Genetic variation in Glutathione S-Transferase Omega-1, Arsenic Methyltransferase and Methylene-tetrahydrofolate Reductase, arsenic exposure and bladder cancer: a case–control study
1 Program of Population Studies and Disparities Research, Karmanos Cancer Institute, 4100 John R, Detroit, MI 48201, USA
2 Department of Oncology, Wayne State University, Detroit, MI, USA
3 Department of Environmental Health Sciences and Epidemiology, University of Michigan, Ann Arbor, MI, USA
4 Department of Preventive Medicine and Graduate Program in Public Health, StonyBrook University Medical Center, New York, Stony Brook, USA
5 Department of Genetics, University of North Carolina, Chapel Hill, NC, USA
6 Department of Biostatistics, University of North Carolina, Chapel Hill, NC, USA
7 Department of Internal Medicine, University of Michigan Medical School Ann Arbor, Ann Arbor, MI, USA
8 Department of Epidemiology, University of Michigan, Ann Arbor, MI, USA
9 Department of Urology, University of Michigan Medical School, Ann Arbor, MI, USA
Environmental Health 2012, 11:43 doi:10.1186/1476-069X-11-43Published: 29 June 2012
Ingestion of groundwater with high concentrations of inorganic arsenic has been linked to adverse health outcomes, including bladder cancer, however studies have not consistently observed any elevation in risk at lower concentrations. Genetic variability in the metabolism and clearance of arsenic is an important consideration in any investigation of its potential health risks. Therefore, we examined the association between genes thought to play a role in the metabolism of arsenic and bladder cancer.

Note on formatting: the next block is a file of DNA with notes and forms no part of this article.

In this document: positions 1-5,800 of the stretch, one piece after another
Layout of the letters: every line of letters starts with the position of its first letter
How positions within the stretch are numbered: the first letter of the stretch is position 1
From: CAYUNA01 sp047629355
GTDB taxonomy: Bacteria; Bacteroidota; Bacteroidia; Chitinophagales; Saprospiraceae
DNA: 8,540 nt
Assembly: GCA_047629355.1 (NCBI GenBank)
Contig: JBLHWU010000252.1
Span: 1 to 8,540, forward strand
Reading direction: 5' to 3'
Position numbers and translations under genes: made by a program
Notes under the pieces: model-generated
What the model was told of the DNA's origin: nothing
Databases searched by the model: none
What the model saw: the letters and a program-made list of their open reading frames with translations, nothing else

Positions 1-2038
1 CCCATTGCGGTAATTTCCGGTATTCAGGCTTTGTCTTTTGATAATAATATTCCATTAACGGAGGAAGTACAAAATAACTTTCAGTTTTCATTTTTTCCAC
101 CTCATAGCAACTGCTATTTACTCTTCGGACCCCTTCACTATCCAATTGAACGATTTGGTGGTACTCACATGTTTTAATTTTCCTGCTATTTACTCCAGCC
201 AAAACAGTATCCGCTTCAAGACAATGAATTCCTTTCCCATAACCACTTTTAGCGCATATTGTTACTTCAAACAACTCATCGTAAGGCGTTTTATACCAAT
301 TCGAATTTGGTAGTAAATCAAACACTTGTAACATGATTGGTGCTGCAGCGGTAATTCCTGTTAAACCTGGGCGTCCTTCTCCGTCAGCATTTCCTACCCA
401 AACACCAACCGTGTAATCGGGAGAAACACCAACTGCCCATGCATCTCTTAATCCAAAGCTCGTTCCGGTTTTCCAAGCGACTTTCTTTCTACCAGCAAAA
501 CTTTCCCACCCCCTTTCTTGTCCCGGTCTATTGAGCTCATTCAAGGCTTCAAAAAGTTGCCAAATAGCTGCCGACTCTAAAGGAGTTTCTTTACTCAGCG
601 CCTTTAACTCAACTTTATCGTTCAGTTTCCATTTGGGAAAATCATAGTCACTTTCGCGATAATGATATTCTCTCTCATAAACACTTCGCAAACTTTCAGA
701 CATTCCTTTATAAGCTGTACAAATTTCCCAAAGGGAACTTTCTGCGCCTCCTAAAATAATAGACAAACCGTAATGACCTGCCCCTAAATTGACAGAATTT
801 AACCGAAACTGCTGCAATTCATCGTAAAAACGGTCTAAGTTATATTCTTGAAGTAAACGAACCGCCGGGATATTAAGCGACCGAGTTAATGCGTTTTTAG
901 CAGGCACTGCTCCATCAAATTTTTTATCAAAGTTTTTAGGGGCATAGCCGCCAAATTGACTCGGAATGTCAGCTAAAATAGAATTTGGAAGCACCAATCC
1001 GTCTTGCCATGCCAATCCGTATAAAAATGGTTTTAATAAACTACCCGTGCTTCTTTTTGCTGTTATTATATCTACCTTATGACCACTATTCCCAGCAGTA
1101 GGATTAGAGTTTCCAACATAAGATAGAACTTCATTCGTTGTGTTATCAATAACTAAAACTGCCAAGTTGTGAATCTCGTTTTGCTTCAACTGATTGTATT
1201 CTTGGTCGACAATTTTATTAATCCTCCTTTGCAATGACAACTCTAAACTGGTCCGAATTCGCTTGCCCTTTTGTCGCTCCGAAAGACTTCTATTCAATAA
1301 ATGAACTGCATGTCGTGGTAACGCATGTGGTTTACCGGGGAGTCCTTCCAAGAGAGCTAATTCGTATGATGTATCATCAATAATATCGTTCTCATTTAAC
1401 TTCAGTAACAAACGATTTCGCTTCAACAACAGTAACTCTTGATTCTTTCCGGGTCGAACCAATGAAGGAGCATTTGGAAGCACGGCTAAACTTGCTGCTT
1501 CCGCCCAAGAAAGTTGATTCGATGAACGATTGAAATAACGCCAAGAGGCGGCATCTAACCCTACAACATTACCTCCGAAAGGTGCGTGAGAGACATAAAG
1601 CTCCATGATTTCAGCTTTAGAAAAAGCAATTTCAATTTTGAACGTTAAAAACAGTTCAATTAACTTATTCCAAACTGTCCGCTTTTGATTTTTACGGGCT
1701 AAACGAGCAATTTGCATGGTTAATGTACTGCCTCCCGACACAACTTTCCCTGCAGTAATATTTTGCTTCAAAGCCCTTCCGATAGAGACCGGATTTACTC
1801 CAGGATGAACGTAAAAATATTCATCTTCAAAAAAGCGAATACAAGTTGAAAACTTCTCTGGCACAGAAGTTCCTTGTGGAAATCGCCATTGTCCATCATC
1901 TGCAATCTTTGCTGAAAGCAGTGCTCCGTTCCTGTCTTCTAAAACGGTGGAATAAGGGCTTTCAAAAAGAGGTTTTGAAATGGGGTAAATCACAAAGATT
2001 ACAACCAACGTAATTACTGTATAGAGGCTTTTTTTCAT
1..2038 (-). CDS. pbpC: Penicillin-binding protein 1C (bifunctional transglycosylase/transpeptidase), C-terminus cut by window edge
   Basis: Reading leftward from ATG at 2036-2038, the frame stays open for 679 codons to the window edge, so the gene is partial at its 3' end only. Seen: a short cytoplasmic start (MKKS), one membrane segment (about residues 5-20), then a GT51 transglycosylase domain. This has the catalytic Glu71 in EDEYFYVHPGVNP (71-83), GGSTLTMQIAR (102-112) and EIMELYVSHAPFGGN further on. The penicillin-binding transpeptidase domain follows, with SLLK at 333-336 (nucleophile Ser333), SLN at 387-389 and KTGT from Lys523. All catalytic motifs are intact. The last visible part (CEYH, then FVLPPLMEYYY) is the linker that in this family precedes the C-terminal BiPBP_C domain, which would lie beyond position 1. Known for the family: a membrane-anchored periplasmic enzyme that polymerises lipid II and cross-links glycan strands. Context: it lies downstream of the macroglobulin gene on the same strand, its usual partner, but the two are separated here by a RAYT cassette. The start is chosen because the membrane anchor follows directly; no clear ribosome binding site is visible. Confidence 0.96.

Single nucleotide polymorphisms (SNPs) in GSTO-1, As3MT and MTHFR were genotyped using DNA from 219 bladder cancer cases and 273 controls participating in a case–control study in Southeastern Michigan and exposed to low to moderate (<50 μg/L) levels of arsenic in their drinking water. A time-weighted measure of arsenic exposure was constructed using measures from household water samples combined with past residential history, geocoded and merged with archived arsenic data predicted from multiple resources.
While no single SNP in As3MT was significantly associated with bladder cancer overall, several SNPs were associated with bladder cancer among those exposed to higher arsenic levels. Individuals with one or more copies of the C allele in rs11191439 (the Met287Thr polymorphism) had an elevated risk of bladder cancer (OR = 1.17; 95% CI = 1.04-1.32 per 1 μg/L increase in average exposure). However, no association was observed between average arsenic exposure and bladder cancer among TT homozygotes in the same SNP. Bladder cancer cases were also 60% less likely to be homozygotes for the A allele in rs1476413 in MTHFR compared to controls (OR = 0.40; 95% CI = 0.18-0.88).
Variation in As3MT and MTHFR is associated with bladder cancer among those exposed to relatively low concentrations of inorganic arsenic. Further investigation is warranted to confirm these findings.